An alternative to an optical table is an optical breadboard. Some optical systems use breadboards made of solid aluminum for later integration with a larger system with some form of vibration control. Most optical breadboards are constructed from steel, aluminum, or carbon fiber sheets with honeycomb structure and can be placed on an ordinary table or workbench. Breadboards are not as good as optical tables, but weigh less and are adequate for smaller optical systems that do not require extremely high levels of mechanical stability. The low weight enables one to support these tables on soft air springs which reduce vibrations coming from the floor, although this increases vibrations due to acoustic noise.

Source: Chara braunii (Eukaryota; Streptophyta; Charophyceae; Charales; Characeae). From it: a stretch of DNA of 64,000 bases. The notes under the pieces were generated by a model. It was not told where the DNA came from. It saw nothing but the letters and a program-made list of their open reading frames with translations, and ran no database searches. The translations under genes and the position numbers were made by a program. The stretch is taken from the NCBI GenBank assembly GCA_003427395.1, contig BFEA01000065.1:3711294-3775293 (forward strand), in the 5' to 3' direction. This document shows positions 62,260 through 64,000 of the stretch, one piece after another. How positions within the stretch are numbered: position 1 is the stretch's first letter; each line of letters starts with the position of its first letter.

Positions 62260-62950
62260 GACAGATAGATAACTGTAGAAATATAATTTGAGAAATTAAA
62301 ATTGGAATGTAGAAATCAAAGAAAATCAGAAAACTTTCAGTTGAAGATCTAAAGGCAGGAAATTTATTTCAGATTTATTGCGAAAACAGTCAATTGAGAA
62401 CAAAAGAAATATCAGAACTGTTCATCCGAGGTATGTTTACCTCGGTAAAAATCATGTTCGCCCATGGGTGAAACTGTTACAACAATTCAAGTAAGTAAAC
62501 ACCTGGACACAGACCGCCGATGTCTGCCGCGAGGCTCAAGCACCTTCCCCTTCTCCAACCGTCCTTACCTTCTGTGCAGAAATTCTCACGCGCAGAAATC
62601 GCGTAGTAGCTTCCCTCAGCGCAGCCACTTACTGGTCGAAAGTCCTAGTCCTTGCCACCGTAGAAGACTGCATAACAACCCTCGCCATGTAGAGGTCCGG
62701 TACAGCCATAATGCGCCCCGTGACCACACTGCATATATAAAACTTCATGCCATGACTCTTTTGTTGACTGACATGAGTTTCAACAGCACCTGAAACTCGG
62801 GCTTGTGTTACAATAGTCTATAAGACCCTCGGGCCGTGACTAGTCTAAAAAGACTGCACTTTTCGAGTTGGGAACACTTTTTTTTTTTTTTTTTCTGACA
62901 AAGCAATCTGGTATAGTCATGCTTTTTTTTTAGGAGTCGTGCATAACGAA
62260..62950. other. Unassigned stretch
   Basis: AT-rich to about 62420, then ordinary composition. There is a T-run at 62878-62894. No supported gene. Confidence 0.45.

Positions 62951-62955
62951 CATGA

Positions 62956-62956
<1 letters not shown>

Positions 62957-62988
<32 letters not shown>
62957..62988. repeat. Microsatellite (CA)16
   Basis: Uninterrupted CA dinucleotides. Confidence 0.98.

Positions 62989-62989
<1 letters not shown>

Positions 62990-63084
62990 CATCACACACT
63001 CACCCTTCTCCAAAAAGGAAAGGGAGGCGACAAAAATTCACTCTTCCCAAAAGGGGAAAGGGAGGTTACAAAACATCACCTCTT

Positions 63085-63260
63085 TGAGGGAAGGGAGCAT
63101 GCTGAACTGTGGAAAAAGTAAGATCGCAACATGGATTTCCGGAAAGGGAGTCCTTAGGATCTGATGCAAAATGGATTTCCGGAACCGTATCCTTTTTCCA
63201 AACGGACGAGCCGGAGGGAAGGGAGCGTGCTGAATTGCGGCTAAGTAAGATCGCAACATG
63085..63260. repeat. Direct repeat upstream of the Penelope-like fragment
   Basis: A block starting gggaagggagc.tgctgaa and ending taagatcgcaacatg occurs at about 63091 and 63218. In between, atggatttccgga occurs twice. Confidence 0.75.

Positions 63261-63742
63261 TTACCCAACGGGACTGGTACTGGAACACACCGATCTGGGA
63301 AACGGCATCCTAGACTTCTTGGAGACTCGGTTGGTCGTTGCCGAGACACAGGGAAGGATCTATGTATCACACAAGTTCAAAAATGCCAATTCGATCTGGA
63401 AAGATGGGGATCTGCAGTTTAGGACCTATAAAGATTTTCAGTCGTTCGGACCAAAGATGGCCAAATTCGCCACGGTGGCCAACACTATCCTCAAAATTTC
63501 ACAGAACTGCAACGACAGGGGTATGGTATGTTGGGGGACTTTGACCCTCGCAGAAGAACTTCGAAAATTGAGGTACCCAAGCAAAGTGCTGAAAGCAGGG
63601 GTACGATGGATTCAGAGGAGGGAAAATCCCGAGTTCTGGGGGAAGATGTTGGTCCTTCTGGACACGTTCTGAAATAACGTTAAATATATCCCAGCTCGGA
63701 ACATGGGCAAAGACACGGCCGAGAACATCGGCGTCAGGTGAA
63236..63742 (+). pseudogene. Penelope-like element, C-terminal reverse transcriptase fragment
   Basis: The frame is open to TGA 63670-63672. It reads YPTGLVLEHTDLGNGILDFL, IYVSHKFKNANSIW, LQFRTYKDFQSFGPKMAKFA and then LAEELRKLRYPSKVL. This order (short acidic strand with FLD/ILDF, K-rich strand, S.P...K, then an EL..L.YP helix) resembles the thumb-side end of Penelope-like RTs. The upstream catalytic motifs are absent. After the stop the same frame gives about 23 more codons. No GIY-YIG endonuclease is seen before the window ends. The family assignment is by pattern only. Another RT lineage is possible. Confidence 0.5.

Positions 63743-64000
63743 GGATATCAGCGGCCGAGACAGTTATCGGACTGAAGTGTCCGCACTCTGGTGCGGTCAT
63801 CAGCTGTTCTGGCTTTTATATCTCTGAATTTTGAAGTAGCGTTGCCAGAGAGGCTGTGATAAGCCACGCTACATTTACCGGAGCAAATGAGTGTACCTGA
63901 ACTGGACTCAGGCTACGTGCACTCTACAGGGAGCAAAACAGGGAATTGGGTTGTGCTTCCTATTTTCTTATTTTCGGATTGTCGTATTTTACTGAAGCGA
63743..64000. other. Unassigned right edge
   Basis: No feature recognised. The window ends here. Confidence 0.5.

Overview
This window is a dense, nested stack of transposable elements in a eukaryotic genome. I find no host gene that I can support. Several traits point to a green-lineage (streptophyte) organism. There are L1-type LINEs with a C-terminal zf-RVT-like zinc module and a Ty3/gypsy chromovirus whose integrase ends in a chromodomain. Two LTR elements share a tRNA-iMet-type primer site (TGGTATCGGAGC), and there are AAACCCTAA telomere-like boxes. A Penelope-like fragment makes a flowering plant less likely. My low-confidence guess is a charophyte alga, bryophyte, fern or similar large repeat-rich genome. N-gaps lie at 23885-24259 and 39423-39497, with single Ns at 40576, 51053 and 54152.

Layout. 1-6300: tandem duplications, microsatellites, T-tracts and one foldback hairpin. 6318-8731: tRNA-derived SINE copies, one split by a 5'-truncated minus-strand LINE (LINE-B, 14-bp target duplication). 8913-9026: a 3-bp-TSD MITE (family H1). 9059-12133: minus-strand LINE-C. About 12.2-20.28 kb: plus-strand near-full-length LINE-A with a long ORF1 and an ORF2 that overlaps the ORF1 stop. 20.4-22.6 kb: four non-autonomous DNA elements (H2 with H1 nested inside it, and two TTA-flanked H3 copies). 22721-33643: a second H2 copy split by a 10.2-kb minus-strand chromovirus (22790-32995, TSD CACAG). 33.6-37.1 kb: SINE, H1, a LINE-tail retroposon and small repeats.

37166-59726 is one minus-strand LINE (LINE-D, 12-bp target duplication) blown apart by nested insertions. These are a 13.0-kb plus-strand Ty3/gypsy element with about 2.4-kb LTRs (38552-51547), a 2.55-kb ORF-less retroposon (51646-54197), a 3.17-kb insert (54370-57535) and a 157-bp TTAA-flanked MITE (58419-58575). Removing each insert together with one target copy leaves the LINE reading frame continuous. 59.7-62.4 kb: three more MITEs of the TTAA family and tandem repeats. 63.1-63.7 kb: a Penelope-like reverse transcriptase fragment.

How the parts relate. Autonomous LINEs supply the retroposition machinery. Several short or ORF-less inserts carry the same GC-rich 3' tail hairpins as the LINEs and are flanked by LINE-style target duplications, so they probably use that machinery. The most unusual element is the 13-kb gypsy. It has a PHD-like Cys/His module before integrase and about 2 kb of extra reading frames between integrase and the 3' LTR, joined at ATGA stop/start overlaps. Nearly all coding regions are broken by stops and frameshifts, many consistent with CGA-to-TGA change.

The honeycomb structure reduces bending due to the breadboard's own weight, so it can be tilted and forces applied via the soft spring supports accelerate the table as a whole without misalignment. Breadboards can therefore be used in mobile applications, such as on airplanes. Also, one can bolt a breadboard onto an optical table, build up a module of the experiment on it, and then transfer the module as a whole onto another table without the need to realign the components on the breadboard. Similarly, custom-built optical devices are assembled and aligned on breadboards, which are then enclosed in a case and shipped to the customer.